Despite this outcry, just a week later stills were released of model Karlie Kloss walking an impossibly skimpy leopard print bikini complimented by a feathered headdress and turquoise jewellery at the Victoria’s Secret fashion show.

Author of the Native Appropriations blog Adrienne K voiced her disbelief and dismay that so soon after the last controversy “NOBODY at Victoria’s Secret saw one of the hundreds of articles about No Doubt and thought, hm, maybe we shouldn’t include a woman in a headdress and a fake buckskin bikini?”

As a result of their apparent lack of awareness and/or sensitivity Victoria’s Secret were subsequently inundated with complaints akin to those so recently directed at No Doubt’s own screen frolics. The footage of Kloss in the offending outfit was cut from the airing of the show.

Such a swift and strong reaction against the appropriation of (inaccurately portrayed) Native American identity is certainly a good sign, especially when considered alongside efforts to promote Indigenous business. It is an indicator to the general public that strong and informed Indigenous peoples are aware of their rights and power. Similarly positive is the fact that this reaction was seemingly accepted and acted upon by the offending parties who both offered up official apologies.

Though these apologies have been graciously accepted by Native American communities, it is worrying that both No Doubt and Victoria’s Secret claim they did not ‘mean to cause any offense.’

While we may accept this as fact it seems astounding white Americans should remain ignorant of the offense and damage that can be caused by ‘playing indian’ in light of the historical depth such appropriations are shown to have in major publications such as Deloria’s book and the persistent and public flash points where such appropriations have been dragged into the mainstream media (the cases of Urban Outfitters, Paul Frank and the ‘My culture is not a costume‘ campaign all spring to mind) that white Americans should remain ignorant of the offense and damage that can be caused by ‘playing indian.’

Whilst some non-native observers have and will cry foul over what they see as political correctness gone mad, the fact is that these latest two transgressions reveal an endemic culture of Indigenous stereotyping in the US, the importance of which have seemingly passed American settlers by for many centuries.

Far from being ‘a bit of holiday fun’ dressing up and ‘playing indian’–whether on Halloween, in a music video or on the catwalk–non-native Americans contribute to a fabricated spectre designed to historicize, trivialize, eroticize and ultimately colonize actual people.

Considering the hows and whys of this process can help us understand that the impacts of appropriation and stereotyping are far from trivial and go beyond the world of images.

Regarding the two specific cases referred to in this article, we are able to see that many such appropriations and the stereotypes created by them are strongly gendered. Taiaiake Alfred has noted that Native American women have been specifically targeted by colonization activities over the centuries. Referring specifically to the Haudenosaunee, he imparts some useful information:

“The central objective of colonization, as it was practiced in our part of the world, was to impose cultural practices and to impose world views that come from Europe on Indigenous peoples. It just so happens that at the time that this project was in full force, doing its business, patriarchy and the subjugation of women was at the forefront of that culture…If you’re trying to steal somebody’s land, you have to go after the owners, and in the Haudenosaunee community, the owners, it so happened, were the females. So you put those two together, and it’s a pretty compelling reason to go after the traditional roles of women in our society.”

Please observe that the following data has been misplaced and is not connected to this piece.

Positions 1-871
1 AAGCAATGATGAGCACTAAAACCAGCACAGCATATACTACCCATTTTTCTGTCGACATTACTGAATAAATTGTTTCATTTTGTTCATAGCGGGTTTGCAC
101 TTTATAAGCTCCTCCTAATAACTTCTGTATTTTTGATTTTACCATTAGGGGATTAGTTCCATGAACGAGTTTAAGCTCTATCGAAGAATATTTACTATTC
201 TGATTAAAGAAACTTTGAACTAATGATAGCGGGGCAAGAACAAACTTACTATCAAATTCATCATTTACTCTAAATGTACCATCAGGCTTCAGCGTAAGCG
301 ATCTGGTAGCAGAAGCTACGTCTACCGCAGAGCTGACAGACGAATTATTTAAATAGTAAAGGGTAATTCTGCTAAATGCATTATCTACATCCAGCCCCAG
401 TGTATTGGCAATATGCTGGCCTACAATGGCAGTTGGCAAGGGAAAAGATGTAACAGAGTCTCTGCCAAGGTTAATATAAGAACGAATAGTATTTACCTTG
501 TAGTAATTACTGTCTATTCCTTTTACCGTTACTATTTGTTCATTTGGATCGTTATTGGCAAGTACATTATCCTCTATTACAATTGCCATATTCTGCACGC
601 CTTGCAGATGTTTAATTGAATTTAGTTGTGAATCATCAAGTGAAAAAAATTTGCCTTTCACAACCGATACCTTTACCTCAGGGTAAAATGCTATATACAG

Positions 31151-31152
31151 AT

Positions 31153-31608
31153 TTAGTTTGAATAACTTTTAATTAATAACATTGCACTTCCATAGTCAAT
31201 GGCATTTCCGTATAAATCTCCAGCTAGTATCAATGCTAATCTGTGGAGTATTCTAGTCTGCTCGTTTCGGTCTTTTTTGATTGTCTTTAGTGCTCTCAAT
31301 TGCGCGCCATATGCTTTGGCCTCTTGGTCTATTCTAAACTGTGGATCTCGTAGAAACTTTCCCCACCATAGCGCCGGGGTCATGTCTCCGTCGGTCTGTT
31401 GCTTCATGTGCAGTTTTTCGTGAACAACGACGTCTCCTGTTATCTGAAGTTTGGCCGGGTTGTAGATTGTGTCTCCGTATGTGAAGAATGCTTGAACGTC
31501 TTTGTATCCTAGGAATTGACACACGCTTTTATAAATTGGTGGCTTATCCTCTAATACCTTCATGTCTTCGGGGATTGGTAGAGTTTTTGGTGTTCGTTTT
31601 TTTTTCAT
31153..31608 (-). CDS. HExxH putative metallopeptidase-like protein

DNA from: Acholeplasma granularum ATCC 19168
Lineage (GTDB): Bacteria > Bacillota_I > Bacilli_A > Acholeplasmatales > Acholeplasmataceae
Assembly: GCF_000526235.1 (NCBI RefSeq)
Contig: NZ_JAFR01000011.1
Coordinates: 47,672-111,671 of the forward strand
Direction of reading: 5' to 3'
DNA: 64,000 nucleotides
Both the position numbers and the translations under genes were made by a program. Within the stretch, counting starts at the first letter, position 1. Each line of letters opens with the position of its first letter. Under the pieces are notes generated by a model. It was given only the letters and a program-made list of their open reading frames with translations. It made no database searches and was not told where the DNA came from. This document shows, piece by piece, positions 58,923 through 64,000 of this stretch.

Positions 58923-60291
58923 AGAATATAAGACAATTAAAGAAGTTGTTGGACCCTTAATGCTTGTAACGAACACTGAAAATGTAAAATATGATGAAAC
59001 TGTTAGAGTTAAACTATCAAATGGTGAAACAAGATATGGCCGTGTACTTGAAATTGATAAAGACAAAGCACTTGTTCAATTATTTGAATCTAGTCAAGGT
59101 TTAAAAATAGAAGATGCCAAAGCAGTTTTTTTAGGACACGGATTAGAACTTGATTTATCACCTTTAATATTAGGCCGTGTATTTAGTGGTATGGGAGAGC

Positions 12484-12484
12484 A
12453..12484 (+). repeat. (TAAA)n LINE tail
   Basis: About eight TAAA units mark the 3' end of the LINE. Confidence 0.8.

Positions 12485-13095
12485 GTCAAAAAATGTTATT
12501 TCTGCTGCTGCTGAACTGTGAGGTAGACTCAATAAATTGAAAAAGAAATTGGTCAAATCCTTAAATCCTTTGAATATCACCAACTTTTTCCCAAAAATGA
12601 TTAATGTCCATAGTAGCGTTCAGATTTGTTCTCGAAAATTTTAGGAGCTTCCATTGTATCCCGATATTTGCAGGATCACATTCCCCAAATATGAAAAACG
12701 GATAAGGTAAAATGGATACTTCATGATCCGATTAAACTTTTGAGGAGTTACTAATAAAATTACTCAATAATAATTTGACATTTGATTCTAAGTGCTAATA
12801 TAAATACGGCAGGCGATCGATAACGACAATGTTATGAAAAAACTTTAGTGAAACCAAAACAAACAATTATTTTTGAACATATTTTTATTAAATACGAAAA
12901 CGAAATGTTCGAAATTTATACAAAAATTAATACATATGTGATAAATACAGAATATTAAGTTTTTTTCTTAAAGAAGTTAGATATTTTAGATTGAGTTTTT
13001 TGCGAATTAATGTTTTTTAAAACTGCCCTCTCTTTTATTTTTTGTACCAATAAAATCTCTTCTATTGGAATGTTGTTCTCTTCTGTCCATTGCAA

A key feature of these traditional roles of which Taiaiake speaks is the good degree of equity in social relations between Haudenosaunee men and women–an equity absent from European society.

Native women from many groups have experienced a similar struggle since the dawn of Western colonialism; a key feature of their disempowerment has been the creation and maintenance of hyper-sexualized stereotypes. Karlie Kloss and Gwen Stefani both provide a perfect example of how, through appropriating and amending features of American Indian identity, this stereotype has been perpetuated in the present. In their respective contexts they portray Native American females to be promiscuous, dusky maidens who have retained some kind of primordial animalistic sexual energy which must be somehow conquered. In more recent years this image has been popularized as that of the ‘sexy squaw’ for whom clothing and dignity are seemingly best kept to a minimum.

There can be no doubt that this manifestation of the non-native imagination is in part responsible for the horrifying statistics concerning the sexual abuse of Native American women in the United States. A recent study undertaken by Amnesty International showed that 1 in 3 Native American women will be raped in their lifetime with 70% of assaults committed by non-native men. Needless to say, these statistics vastly exceed the national average for such heinous crimes.

Subjection to this level of sexual terror and pressure is a key tool of the continuing mental and physical colonization of communities often isolated from access to meaningful justice (Native Americans are unable to judge crimes committed in their own communities by non-native persons). It is aided and abetted by the voracious sexualisation of the female Native American body in mainstream media and carnival practice.